Memorial Register 18, The East Africa Memorial 1939-1945, Part I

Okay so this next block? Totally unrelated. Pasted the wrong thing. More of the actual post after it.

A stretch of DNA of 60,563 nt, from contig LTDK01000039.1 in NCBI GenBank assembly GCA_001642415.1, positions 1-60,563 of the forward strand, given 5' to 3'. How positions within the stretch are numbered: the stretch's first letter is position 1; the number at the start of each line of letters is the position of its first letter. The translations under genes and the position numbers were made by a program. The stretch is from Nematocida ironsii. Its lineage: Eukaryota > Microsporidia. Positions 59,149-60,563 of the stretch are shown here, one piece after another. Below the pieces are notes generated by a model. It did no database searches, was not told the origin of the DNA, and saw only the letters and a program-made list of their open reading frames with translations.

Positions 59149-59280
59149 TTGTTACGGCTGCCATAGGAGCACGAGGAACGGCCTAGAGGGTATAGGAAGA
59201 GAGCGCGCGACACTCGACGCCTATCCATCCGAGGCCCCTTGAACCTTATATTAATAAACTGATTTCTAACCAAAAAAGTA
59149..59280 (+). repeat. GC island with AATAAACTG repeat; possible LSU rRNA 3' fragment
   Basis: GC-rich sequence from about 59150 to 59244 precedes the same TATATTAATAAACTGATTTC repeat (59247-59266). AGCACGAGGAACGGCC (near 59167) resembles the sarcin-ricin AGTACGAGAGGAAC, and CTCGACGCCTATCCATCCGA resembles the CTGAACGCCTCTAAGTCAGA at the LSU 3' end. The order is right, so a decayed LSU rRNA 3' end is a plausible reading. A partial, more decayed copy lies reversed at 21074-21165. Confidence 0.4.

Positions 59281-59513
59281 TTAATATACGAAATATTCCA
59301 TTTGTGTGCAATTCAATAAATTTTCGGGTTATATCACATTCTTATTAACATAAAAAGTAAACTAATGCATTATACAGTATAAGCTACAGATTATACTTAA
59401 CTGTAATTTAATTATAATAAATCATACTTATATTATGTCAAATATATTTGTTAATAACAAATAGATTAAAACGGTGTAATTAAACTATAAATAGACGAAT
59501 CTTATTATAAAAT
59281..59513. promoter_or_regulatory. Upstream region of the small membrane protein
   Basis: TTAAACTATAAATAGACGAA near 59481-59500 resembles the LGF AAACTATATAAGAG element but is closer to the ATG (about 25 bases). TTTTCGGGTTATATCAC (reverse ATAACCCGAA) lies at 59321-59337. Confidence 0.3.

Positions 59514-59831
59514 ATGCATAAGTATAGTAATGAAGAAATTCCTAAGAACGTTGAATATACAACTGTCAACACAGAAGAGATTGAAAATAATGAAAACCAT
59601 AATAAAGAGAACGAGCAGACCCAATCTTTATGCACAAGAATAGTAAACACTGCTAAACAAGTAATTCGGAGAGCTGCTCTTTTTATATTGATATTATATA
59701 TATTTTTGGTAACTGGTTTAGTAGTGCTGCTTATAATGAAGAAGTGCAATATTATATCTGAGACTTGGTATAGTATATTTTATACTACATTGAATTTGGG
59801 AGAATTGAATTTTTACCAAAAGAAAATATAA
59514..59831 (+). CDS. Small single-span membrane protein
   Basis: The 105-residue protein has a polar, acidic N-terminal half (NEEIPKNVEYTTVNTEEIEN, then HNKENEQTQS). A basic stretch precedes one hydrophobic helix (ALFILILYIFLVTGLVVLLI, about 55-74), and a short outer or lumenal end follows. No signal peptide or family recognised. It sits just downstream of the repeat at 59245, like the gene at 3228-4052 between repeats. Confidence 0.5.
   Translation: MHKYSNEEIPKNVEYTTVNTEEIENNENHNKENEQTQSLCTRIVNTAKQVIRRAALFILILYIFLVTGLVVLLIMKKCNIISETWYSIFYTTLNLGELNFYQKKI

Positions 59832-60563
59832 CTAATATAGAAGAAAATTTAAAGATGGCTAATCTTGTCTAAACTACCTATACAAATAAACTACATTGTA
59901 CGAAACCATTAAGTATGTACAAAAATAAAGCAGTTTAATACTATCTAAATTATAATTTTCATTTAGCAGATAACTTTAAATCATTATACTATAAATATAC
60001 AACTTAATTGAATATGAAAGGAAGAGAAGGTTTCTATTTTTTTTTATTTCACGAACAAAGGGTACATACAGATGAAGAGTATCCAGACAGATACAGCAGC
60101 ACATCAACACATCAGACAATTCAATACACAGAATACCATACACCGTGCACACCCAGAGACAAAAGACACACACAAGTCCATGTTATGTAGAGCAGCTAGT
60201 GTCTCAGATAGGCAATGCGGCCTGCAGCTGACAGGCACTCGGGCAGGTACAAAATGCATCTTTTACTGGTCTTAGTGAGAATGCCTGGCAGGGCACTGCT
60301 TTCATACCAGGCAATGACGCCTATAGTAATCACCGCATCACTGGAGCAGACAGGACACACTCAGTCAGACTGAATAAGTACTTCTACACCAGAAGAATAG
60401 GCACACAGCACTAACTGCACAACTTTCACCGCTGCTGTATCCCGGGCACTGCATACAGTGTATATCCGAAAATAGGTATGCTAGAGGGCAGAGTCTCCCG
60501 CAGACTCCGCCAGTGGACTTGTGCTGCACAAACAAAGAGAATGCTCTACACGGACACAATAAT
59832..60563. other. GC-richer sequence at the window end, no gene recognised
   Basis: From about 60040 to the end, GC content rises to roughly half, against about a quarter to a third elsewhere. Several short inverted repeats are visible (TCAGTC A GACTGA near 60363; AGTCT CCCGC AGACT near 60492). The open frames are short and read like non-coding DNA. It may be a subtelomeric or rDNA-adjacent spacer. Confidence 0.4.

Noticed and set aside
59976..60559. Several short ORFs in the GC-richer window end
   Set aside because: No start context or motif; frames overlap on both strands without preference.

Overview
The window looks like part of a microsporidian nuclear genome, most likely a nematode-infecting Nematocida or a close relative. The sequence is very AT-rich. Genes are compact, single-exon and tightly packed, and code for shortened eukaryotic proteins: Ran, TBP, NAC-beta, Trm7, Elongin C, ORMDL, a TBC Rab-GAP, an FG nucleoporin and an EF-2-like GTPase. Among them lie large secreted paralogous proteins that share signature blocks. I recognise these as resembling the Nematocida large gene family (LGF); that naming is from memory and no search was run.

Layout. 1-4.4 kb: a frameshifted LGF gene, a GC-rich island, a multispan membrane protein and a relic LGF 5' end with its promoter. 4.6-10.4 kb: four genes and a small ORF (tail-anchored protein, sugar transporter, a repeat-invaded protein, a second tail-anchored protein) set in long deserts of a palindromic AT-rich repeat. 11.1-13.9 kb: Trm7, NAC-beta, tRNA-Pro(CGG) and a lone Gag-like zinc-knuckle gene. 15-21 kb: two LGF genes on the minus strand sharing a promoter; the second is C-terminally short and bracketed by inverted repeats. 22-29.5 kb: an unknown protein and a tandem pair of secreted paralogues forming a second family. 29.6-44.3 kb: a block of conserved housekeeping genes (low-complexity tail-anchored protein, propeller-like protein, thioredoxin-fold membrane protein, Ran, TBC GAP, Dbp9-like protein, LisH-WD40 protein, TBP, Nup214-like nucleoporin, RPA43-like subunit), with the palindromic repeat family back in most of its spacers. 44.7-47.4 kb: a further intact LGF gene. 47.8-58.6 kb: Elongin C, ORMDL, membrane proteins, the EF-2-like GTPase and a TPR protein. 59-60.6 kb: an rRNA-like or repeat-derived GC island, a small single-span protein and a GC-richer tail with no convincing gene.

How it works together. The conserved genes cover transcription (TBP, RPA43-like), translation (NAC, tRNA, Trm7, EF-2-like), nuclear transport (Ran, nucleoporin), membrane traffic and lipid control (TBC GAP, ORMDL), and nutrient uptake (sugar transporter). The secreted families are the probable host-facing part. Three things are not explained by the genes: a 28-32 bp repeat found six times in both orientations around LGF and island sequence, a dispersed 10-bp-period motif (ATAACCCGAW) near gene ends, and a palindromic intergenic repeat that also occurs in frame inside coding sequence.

I. The War in East Africa FROM the time that Ethiopia became apart of the Italian Empire it was clear that the British position in Egypt could be threatened by Italy both from the west and from the south and that Italian East Africa was a potential menace to Britains link by sea with the Far East and Australasia. Sudan had a frontier with Ethiopia and Eritrea the total length of which was over 1200 miles and any opera­tions against the Sudan would threaten the security of Egypt. At the time of the outbreak of war against Italy the garrison of the Sudan consisted of only three British battalions (the 2nd Bn. The West Yorkshire Regiment the 1st Bn. The Essex Regi­ment and the 1st Bn. The Worcestershire Regiment) and the Sudan Defence Force, which numbered twenty-one companies and was largely occupied with internal security duties. To the south the frontier between Kenya and Italian East Africa was also some 1200 miles in length stretching from Lake Rudolph to the Indian Ocean and here too the forces available for the defence were far too small—two brigades of The Kings African Rifles and the Northern Rhodesia Regt. of one battalion until reinforcements arrived from West Africa and from the Union of South Africa. From 3rd February 1940 East Africa came under the command of the Commander-in-Chief Middle East General Wavell. The Northern Campaign After Italy entered the war on 10th June 1940 the only immediate activity from the Italian inside the Sudan-Eritrea frontier area was in the air and the Italian air-raids caused no serious military damage despite the considerable Italian superiority in numbers in the air. On the ground the Sudan Defence Force made some successful raids on Italian positions especially in the vicinity of Kassala. On 4th July however, the Italians moved towards Kassala in force with some 8000 rifles 10 batteries of artillery and 24 armoured vehicles they captured the town at a cost of some 500 casualties while the British and Sudanese lost only 1 killed 4 wounded and 5 missing. On the same day the Italians also attacked Gallabat farther south on the Ethiopian border and there too suffered disproportionate losses before forcing the small garrison to withdraw. The defenders of the Sudan had never expected or intended to hold the frontier posts their aim was to keep the three principal towns of Khartoum, Atbara and Port Sudan and to harass any Italian advance that threatened these points. In fact although the Italians continued to deliver small raids and made plans for a A iii
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